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December 27, 2013 by · Leave a Comment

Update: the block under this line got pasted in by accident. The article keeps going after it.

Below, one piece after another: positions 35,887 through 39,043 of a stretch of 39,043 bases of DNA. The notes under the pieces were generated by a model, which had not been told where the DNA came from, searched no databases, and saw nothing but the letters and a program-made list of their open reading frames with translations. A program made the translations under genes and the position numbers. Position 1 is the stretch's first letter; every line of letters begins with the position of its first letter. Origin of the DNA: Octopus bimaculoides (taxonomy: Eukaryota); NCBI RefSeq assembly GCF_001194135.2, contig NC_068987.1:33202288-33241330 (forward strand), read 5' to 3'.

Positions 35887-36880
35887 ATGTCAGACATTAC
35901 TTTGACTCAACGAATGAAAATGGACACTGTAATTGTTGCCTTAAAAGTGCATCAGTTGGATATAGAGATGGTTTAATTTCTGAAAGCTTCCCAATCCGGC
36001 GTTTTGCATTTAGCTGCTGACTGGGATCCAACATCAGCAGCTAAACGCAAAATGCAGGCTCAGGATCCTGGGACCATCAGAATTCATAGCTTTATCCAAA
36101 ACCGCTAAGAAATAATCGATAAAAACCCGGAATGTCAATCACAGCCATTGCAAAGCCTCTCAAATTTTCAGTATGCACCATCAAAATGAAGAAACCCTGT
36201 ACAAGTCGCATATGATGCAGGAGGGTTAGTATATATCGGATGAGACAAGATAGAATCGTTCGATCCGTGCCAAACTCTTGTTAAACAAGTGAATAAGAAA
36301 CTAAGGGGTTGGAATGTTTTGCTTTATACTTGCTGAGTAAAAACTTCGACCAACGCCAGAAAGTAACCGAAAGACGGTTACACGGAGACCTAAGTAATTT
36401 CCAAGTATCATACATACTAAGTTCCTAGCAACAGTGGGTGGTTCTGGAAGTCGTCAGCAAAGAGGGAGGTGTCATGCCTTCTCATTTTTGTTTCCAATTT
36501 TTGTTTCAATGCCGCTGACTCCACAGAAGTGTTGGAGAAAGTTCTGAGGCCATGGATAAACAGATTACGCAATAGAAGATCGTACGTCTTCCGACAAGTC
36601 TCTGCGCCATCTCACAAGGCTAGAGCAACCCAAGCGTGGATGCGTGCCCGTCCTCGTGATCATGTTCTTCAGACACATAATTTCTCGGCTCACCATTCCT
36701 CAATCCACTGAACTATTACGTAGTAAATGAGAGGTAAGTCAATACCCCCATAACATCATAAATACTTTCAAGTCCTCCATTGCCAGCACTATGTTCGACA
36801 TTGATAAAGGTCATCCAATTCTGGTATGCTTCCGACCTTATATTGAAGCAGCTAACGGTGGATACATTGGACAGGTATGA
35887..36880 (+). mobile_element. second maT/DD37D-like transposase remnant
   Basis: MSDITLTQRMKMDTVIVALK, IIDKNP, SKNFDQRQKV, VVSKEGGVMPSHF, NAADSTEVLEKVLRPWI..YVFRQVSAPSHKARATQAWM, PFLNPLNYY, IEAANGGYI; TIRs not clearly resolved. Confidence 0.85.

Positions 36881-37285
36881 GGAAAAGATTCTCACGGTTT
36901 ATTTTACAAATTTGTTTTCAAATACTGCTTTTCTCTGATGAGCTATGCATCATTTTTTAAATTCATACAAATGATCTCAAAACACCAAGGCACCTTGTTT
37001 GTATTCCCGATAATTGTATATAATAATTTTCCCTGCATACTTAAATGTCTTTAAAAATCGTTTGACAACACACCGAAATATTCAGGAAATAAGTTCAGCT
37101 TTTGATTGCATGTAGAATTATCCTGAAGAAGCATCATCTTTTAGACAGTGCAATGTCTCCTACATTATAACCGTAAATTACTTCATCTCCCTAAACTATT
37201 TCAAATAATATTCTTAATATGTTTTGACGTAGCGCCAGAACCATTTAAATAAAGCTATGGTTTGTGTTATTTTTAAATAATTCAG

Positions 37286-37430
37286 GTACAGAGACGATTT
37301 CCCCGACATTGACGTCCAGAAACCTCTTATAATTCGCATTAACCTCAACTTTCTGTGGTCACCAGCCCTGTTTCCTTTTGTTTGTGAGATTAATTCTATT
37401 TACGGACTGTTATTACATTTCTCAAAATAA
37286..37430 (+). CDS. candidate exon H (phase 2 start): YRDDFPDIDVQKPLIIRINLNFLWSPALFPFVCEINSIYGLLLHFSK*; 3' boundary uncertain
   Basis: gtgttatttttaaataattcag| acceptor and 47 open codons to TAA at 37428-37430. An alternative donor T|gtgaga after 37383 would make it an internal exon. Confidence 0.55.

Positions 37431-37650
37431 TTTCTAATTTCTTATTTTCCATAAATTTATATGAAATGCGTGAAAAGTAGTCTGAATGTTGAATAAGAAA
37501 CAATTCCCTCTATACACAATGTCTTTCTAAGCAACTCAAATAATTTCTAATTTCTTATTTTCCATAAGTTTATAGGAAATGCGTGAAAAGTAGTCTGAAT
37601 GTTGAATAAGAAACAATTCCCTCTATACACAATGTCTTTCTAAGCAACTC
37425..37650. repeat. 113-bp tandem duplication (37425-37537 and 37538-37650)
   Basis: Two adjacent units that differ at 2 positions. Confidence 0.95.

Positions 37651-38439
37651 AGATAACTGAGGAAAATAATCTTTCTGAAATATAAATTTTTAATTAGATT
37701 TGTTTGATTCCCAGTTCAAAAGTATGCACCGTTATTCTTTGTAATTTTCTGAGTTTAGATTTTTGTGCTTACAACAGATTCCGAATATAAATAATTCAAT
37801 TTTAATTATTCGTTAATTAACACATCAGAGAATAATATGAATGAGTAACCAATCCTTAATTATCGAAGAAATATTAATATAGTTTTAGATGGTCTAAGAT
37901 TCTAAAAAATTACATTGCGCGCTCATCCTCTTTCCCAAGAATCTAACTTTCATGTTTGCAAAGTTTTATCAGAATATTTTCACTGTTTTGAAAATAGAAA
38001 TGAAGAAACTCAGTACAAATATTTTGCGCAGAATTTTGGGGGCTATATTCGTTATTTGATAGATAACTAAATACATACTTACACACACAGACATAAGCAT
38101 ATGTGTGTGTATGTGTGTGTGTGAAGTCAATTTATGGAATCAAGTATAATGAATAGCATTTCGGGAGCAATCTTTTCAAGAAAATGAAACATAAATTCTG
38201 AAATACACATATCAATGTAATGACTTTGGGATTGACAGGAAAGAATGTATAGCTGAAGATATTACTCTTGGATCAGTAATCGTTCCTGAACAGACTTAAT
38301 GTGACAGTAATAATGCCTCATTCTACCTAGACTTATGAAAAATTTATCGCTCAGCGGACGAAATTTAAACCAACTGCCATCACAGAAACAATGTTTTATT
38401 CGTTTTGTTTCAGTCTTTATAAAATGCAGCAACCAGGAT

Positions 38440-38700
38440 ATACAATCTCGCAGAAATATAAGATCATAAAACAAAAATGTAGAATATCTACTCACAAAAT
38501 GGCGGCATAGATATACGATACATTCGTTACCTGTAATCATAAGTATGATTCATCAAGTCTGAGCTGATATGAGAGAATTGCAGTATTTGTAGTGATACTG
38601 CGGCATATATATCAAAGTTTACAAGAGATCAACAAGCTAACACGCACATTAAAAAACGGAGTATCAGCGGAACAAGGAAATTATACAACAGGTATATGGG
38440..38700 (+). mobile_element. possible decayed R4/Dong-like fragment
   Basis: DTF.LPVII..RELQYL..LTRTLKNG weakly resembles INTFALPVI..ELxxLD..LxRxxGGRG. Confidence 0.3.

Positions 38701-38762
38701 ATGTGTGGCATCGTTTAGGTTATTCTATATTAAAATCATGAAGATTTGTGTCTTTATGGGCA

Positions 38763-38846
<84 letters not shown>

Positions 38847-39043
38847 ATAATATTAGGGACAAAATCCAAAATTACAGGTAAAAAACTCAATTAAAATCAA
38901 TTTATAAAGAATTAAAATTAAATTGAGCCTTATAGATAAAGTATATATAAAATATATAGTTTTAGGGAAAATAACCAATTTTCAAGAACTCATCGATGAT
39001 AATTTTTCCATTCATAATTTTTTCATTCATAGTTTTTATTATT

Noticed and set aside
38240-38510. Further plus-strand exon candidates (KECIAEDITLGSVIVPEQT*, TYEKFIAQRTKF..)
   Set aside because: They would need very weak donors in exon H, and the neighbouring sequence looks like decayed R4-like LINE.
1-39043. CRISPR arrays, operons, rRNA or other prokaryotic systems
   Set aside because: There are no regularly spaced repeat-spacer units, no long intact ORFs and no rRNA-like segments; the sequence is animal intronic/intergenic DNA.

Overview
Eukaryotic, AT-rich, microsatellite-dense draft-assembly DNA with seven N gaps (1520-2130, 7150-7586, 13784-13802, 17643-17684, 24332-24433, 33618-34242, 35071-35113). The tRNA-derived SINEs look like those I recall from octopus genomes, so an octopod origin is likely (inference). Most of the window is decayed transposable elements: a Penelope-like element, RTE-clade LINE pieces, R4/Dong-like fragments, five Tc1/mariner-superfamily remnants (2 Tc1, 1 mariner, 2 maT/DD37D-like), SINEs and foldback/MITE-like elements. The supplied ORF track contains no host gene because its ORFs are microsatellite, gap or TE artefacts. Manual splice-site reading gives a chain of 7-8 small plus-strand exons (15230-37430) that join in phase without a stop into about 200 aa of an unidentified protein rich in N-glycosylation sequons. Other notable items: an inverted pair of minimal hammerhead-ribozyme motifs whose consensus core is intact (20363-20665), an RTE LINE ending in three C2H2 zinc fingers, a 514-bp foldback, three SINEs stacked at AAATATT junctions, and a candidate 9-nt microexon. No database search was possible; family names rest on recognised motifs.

One lesson that many movie studio executives have apparently not learned yet is that when they release a lot of movies at the same time, the audience for them does not significantly expand to embrace them all. As the Wall Street Journal observed in a headline, “Christmas Box Office Splintered.” It noted that the top five films on opening day Wednesday grossed within $2 million of one another. Several films that might have had a decent chance at a reasonable return if they had not faced such daunting competition flopped. They included Ronin 47, a $175-million blockbuster that went bust on its first day with just $7 million in ticket sales and plunged further on its second day with $3.7 million; the Sylvester Stallone-Robert De Niro comedy Grudge Match, which collected just $4 million on opening day, then just $2.1 million on Boxing Day; and the Justin Bieber concert documentary Believe, which opened with $1.25 million and slipped to $1 million the next day. Meanwhile, indications are that Paramount’s The Wolf of Wall Street, which opened strongly in second place behind The Hobbit: The Desolation of Smaug on Christmas Day, dropped to fourth place the next day following dreadful word-of-mouth reaction, represented by a “C” Cinemascore on opening day. Daily Variety reported that ticket sales plunged 30 percent on the second day to $6.4 million. In the headline of his column today (Friday), the Los Angeles Times‘s Steven Zeitchik asked, “The Wolf of Wall Street: Is it too polarizing for the mainstream?” The Hobbit sequel, however, actually rose 13 percent to $10.5 million on Thursday, according to the trade publication, while Disney’s Frozen jumped a whopping 36 percent to $8.8 million.